More than 1,000 asylum seekers have a greater ability to apply for protection in Australia following a landmark judgment by the Federal Court on Tuesday.
“When a person seeks asylum in Australia, it’s vital that their application be processed quickly, fairly and transparently. This judgment will remove administrative barriers for a vulnerable group of people who have been waiting too long to have their claims assessed,” Human Rights Commissioner Edward Santow said.
The Australian Human Rights Commission was granted leave to appear as an amicus curiae. It made submissions based on human rights principles to help the Court.
Who could this case affect?
The case is likely to benefit people who:
- arrived in Australia by boat before 1 June 2013
- were taken to Ashmore reef before being brought to the mainland
- were granted a Temporary Safe Haven (TSH) visa
- have not since left Australia.
The Department of Home Affairs has estimated that there are 2,200 people in Australia who arrived by boat before 1 June 2013 and were taken to Ashmore reef. It says that the majority of these people were granted a TSH visa.
What does the case mean for these people?
Since November 2019, the Department has been progressively notifying people in this group that they have ministerial approval to apply for a visa. However, the Federal Court’s decision means that this approval is no longer necessary. The decision also has broader consequences.
The likely outcomes of the case for this group are as follows:
- they will no longer be prevented from applying for a visa without ministerial approval
- if they have not already applied for a protection visa, they may now do so
- if they previously applied for a protection visa and their application was refused on the basis that they were prevented from making an application, the Department of Home Affairs may now be required to process the application
- if they applied for a protection visa before 18 April 2015, they may have the benefit of a different test to determine whether they are a refugee
- when, in the future, any temporary visa they hold expires, they may not need to again seek permission from the Minister to apply for another visa.
People who think they may be affected by this judgment should get individual advice from a lawyer or a registered migration agent. The Refugee Council of Australia maintains a list of services around Australia that provide free legal advice to asylum seekers.
What did the Court say?
This test case involved a Vietnamese man referred to as CBW20. Like many others, he arrived in Australia by boat and asked for protection as a refugee. Between 2011 and 2013, the Government had a practice of intercepting asylum seeker boats travelling from Indonesia and escorting them to a lagoon at Ashmore reef before bringing them to the mainland.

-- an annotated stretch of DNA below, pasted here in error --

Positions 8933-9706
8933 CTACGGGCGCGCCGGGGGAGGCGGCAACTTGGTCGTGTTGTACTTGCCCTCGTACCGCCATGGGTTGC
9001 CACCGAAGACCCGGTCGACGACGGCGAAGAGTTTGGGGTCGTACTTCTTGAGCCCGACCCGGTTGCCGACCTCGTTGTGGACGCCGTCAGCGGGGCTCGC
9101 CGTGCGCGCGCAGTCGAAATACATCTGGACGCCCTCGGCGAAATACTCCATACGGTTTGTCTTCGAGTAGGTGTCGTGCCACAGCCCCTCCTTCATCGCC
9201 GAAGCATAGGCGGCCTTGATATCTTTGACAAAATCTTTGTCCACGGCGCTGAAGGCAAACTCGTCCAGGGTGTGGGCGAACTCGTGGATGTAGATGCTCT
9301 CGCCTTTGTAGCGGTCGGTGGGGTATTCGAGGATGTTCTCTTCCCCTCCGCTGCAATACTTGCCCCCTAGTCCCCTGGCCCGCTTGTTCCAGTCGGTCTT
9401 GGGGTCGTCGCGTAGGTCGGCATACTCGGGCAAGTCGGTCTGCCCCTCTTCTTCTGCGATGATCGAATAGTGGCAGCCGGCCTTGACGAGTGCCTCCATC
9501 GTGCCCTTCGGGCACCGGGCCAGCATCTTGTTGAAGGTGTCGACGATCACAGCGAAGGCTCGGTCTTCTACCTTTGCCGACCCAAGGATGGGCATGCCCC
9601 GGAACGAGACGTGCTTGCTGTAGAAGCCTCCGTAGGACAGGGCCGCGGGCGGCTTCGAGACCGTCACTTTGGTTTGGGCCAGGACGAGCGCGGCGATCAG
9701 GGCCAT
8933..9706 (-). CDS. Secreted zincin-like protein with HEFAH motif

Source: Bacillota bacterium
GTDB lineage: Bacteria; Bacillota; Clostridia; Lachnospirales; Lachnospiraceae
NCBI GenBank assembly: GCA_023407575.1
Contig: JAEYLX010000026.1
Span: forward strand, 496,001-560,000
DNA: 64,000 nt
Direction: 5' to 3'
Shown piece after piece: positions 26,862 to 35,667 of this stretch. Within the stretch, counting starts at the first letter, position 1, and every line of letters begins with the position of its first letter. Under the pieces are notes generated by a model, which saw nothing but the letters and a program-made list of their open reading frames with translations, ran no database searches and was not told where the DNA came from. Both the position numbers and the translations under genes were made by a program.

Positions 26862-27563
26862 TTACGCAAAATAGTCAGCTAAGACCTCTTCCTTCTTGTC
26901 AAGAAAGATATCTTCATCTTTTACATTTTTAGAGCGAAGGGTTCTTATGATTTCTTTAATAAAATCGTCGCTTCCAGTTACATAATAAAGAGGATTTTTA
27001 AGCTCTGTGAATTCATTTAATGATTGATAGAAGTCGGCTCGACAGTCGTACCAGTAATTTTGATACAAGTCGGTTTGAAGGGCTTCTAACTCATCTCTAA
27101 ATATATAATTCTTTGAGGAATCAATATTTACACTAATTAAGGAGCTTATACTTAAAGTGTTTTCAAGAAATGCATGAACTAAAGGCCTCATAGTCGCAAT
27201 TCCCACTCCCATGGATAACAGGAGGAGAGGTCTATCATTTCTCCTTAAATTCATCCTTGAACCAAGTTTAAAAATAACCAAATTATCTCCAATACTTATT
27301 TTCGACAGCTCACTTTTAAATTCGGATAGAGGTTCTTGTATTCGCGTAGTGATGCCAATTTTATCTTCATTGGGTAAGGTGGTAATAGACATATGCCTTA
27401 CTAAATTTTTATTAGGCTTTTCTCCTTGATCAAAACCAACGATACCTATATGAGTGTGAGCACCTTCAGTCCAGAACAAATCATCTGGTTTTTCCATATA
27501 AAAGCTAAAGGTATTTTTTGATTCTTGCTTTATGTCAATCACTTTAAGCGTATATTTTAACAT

Ashmore reef is a small coral reef system in the Timor Sea that is part of Australian territory but, at the time, was not part of Australia’s migration zone. The Government considered that by taking a detour through the lagoon, the asylum seekers would become ‘offshore entry people’ and would not be allowed to apply for a visa without approval from the Immigration Minister.
In 2018, the Federal Court disagreed with the Government’s position. It found that asylum seekers taken to Ashmore reef do not need ministerial approval to apply for a visa.
However, when some of these people applied for a protection visa, the Department of Home Affairs refused to process their applications for a different legal reason. The case on Tuesday considered whether this refusal was lawful.
When the asylum seekers in this group were first brought to Australia, they were placed in immigration detention. In most cases, the Immigration Minister then granted them a TSH visa valid for one week.
The Minister did this so that the asylum seekers could be released from detention while maintaining the position that they could not apply for a protection visa unless they obtained ministerial approval. Once a person has been granted a TSH visa, they cannot apply for any visa in the future, other than another TSH visa, unless they either obtain ministerial approval or leave Australia.
The Federal Court held that the Minister’s decision to grant CBW20 a TSH visa was invalid because it was based on an error of law. The error was the mistaken belief that CBW20 was an ‘offshore entry person’ and that he was already prevented from applying for a visa. The Court’s decision meant that his more recent application for a protection visa was valid.
As it has done in other recent cases, the Commission will continue to identify and intervene in proceedings where it believes that the human rights of vulnerable groups are at risk.